how to differentiate between fool's misconduct and wise's misconduct?
As per my penetration of the property of Sat-Dharma: fool is someone who thinks that he knows, while in reality not knowing, and acts accordingly. Wise knows what he knows and what he doesn't know - and acts accordingly:
King Milinda: Venerable Nagasena, for whom is the greater demerit, one who performs misconduct knowingly, or one who performs misconduct unknowingly?
Nagasena: What do you think, your majesty, who would get burned more, one who knowingly picks up a hot iron ball, ablaze and glowing, or one who not knowingly picks it up?
Also, Dhammapada 5.69:
So long as misconduct has yet to ripen, the fool mistakes it for honey. But [only] when that misconduct ripens, the fool comes to grief.
-- the implied contrast here is that the wise recognizes his own misconduct as misconduct before it ripens and "drops the iron ball" before it burns.
My commentary: the wise may not know, and can make mistakes - but he understands the limits of his knowledge and acts cautiously, in little steps, verifying his theory from received feedback and adjusting his model accordingly. The fool is assured of his (incorrect) knowledge and is attached to it. He does not actively look out for feedback and does not adjust his understanding and action. The fool is attached to his incorrect understanding.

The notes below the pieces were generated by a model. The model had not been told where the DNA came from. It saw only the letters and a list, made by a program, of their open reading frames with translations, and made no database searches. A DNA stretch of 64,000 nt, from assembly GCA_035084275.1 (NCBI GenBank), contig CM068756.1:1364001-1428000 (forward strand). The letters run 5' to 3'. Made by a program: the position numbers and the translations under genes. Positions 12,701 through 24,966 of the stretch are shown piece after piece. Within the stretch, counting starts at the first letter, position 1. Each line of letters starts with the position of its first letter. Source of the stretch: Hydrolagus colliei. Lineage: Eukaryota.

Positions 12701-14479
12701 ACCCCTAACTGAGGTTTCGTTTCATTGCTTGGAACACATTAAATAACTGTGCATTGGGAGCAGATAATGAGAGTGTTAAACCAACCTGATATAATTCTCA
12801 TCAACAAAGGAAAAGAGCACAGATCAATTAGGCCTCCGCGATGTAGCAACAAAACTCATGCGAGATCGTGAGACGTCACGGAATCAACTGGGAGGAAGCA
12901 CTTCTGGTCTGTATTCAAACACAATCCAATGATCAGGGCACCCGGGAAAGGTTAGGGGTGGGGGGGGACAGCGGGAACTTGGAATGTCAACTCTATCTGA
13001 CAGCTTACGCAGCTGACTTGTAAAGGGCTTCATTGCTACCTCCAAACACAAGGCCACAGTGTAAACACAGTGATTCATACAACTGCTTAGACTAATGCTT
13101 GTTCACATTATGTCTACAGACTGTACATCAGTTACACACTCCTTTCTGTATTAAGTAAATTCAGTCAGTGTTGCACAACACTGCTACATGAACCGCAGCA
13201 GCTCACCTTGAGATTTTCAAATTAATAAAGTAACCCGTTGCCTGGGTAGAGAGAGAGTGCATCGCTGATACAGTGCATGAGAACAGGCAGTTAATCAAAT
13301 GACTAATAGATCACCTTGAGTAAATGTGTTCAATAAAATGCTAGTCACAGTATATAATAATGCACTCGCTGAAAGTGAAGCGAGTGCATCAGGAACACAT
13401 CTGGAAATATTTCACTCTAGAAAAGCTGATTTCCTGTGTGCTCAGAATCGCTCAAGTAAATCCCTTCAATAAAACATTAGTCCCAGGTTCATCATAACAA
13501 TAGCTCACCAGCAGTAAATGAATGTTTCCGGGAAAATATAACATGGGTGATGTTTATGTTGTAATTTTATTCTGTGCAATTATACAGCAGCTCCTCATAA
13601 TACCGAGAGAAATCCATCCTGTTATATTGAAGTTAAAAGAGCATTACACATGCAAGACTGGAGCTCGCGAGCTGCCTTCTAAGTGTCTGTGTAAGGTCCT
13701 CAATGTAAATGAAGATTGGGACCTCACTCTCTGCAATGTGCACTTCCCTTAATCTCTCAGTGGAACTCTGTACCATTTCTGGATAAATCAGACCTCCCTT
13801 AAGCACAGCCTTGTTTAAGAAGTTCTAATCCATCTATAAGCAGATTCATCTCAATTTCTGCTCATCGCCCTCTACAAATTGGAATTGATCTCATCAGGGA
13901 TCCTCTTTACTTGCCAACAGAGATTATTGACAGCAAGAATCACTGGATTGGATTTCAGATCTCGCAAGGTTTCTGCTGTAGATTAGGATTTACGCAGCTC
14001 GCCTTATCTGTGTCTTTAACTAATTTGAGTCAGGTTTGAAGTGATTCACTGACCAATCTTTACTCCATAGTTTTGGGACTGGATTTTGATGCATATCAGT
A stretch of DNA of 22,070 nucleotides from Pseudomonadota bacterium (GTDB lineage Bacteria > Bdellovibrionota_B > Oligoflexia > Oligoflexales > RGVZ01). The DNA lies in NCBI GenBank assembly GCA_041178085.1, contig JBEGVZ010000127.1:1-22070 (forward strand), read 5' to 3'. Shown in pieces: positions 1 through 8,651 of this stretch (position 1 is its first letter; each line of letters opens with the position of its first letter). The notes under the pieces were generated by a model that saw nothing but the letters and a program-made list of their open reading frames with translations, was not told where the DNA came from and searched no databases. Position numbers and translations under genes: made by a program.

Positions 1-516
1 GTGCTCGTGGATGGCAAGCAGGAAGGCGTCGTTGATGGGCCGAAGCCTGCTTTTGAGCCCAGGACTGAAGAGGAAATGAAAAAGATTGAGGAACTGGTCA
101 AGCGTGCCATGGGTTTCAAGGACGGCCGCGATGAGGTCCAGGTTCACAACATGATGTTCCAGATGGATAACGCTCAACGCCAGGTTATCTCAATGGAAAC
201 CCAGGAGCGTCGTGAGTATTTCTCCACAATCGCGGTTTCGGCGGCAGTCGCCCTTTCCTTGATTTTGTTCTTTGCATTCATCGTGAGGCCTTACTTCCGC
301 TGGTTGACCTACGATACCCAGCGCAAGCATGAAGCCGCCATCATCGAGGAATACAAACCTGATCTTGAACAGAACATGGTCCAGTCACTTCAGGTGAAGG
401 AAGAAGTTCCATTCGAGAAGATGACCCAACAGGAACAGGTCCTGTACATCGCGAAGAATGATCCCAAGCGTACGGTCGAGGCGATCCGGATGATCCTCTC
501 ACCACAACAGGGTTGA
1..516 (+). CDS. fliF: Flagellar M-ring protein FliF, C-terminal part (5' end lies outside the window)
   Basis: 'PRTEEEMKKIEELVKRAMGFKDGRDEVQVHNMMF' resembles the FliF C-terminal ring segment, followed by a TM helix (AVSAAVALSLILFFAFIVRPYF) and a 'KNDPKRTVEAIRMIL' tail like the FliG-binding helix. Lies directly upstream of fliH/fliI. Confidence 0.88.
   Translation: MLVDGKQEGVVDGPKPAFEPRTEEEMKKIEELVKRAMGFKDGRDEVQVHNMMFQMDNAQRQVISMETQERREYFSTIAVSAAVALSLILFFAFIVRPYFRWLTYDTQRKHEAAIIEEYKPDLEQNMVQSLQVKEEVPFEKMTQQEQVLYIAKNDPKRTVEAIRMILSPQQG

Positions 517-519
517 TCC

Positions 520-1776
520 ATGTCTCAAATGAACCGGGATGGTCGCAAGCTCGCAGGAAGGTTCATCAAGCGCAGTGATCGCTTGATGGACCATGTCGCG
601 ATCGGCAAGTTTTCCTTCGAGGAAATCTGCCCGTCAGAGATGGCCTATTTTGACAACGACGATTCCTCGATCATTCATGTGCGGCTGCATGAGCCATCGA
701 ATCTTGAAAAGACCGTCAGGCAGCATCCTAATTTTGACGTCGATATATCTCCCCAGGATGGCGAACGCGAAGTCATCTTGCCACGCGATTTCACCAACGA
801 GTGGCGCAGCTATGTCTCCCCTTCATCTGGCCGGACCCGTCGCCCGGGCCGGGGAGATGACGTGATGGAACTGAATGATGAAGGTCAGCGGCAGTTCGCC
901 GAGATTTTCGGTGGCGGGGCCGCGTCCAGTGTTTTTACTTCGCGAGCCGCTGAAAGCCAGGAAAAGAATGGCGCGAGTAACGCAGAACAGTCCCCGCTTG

This is how the fool is setup for suffering: because of his attachment to incorrect understanding which mismatches the reality and provides an incorrect basis for decision-making. The wise adjusts his model all the time to better match the reality, even as reality changes:
Imagine two Roombas (robotic vacuum cleaners), both with incorrect map of the house. One Roomba updates its internal map as it goes around and bumps into things. Another Roomba keeps going based on a wrong map. Which Roomba will clean the house better and which will likely get stuck?